THE family of a man who walked away from a minor crash but later developed a brain bleed and died have called for routine CT scans for elderly people involved in accidents.
Dublin Coroner’s Court heard that former Dundalk Democrat journalist Michael King (74) of Ardee Road, Dunleer died on January 22 last year having crashed his car just minutes from his home three days previously. He was admitted to A&E at Our Lady of Lourdes Hospital where staff had difficulties sourcing his medical records and a brain scan was not carried out until six hours after the incident.
Mr King, a grandfather of nine, had been driving on the Ardee Road when he lost control of his car and crashed into a wall. He was travelling at 15 to 20 miles per hour. His wife Ita went to the scene and he appeared okay apart from some confusion and a cut to his lip. When paramedics arrived Mr King walked to the ambulance.
At the hospital, he was fully conscious but complained of chest pain having hit the steering wheel on impact. He could not remember the accident but told doctors he was not wearing a seatbelt. A chest x-ray revealed no trauma, however, an irregular heart rhythm was subsequently detected. Doctors did not suspect a head injury.
Attempts were made to retrieve Mr King’s medical records but, despite his attendance at the hospital for a check-up a month earlier, they were stored in Dublin and were not available. He had a history of significant heart disease for which he was taking medication including the blood thinner Clavix. Dr Alexis McVey established through the hospital’s cardiac rehab unit that the irregular rhythm was pre-existing. However, he was concerned that a neurological event may have caused the accident and ordered a non-emergency CT scan.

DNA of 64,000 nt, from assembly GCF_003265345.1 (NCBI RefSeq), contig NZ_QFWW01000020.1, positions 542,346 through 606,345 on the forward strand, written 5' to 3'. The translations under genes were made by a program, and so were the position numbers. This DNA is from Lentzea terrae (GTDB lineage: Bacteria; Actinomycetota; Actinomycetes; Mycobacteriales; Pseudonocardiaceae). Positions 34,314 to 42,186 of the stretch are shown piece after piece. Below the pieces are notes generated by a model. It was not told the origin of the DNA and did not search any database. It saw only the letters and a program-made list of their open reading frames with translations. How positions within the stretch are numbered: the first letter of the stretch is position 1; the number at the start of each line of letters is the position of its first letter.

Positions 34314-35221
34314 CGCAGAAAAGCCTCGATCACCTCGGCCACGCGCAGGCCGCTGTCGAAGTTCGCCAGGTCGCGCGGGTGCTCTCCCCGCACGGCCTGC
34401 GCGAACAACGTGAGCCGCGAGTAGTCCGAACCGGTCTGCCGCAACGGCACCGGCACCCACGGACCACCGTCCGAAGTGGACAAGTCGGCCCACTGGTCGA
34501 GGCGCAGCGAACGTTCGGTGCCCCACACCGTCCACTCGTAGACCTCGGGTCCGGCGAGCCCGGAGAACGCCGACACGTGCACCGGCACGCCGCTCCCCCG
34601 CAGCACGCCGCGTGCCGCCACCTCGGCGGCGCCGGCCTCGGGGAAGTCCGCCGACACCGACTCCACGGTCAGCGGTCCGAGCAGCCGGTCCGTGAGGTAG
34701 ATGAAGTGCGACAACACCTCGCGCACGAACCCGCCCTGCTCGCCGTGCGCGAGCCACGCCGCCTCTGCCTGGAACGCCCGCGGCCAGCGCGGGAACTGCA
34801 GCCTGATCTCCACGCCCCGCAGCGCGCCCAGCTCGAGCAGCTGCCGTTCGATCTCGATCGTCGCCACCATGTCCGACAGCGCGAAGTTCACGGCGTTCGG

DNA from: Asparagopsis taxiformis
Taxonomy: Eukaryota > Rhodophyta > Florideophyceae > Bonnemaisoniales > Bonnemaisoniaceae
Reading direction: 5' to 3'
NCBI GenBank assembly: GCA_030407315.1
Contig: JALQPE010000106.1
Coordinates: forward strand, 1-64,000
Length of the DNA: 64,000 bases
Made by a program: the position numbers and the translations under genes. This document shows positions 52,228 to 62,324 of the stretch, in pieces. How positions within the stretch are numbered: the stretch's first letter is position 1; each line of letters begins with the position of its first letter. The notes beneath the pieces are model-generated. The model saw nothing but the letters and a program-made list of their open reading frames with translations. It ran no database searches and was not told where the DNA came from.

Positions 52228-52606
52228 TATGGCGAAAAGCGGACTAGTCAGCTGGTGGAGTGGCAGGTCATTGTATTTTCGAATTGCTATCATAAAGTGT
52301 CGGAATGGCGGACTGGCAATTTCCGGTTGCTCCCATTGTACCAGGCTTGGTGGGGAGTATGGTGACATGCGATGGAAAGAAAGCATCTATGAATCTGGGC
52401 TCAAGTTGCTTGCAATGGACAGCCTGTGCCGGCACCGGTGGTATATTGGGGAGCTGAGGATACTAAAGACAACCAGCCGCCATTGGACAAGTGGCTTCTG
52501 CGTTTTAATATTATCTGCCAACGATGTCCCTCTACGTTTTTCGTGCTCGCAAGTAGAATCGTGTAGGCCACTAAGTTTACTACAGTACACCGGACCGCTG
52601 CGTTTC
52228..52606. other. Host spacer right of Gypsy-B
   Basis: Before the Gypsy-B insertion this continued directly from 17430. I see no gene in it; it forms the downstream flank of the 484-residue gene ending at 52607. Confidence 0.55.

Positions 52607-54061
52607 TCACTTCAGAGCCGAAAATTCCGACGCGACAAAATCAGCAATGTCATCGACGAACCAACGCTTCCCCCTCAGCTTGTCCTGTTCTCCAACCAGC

Mrs King told the court that following the earlier chest x-ray, her husband had complained of a headache. There was no note of this in the medical records. When checked by Dr McVey at around 3.45pm, he was stable.
At around 4.30pm, Mr King’s condition began to deteriorate rapidly. An emergency CT scan revealed the subdural haematoma. Mr King was transferred to Beaumont Hospital where neurosurgeons cleared the bleed. However, he never regained consciousness and died two days later.
The post-mortem found that Mr King died as a result of a subdural haematoma consistent with a trauma caused by a car accident. The pathologist noted that this can be caused by even a minor trauma in an elderly person.
The jury returned a verdict of death by misadventure. Coroner Dr Brian Farrell will also write to Our Lady of Lourdes to recommend it review the storage of medical records and to the Irish Neurological Association to recommend reviewing guidelines on CT scans for elderly patients involved in accidents.
Speaking outside the court, Mr King’s daughter Teresa, said that there is room for improvement in the way patients are dealt with at A&E.
“Systems should be either improved or introduced to make available a person’s medical records promptly and easily,” she said.
“This did not happen in our case. Elderly people who go to hospital following a road traffic incident should be the subject of an immediate CT scan as a standard diagnostic tool. The delay in ordering such a scan in the case of my father meant we were unaware for several hours of the seriousness of his condition. We very much hope that lessons can be learned from our tragedy,” she said.
Mr King was a journalist with the Dundalk Democrat. He was one of the first journalists on the scene when paramilitary leader ‘Border Fox’ Dessie O’Hare was arrested in Dunleer following a shooting incident in the town. O’Hare was the target of a massive manhunt at the time having grabbed international headlines after kidnapping a dentist and trying to elicit a £1.5 million ransom by cutting two of his victim’s fingers off.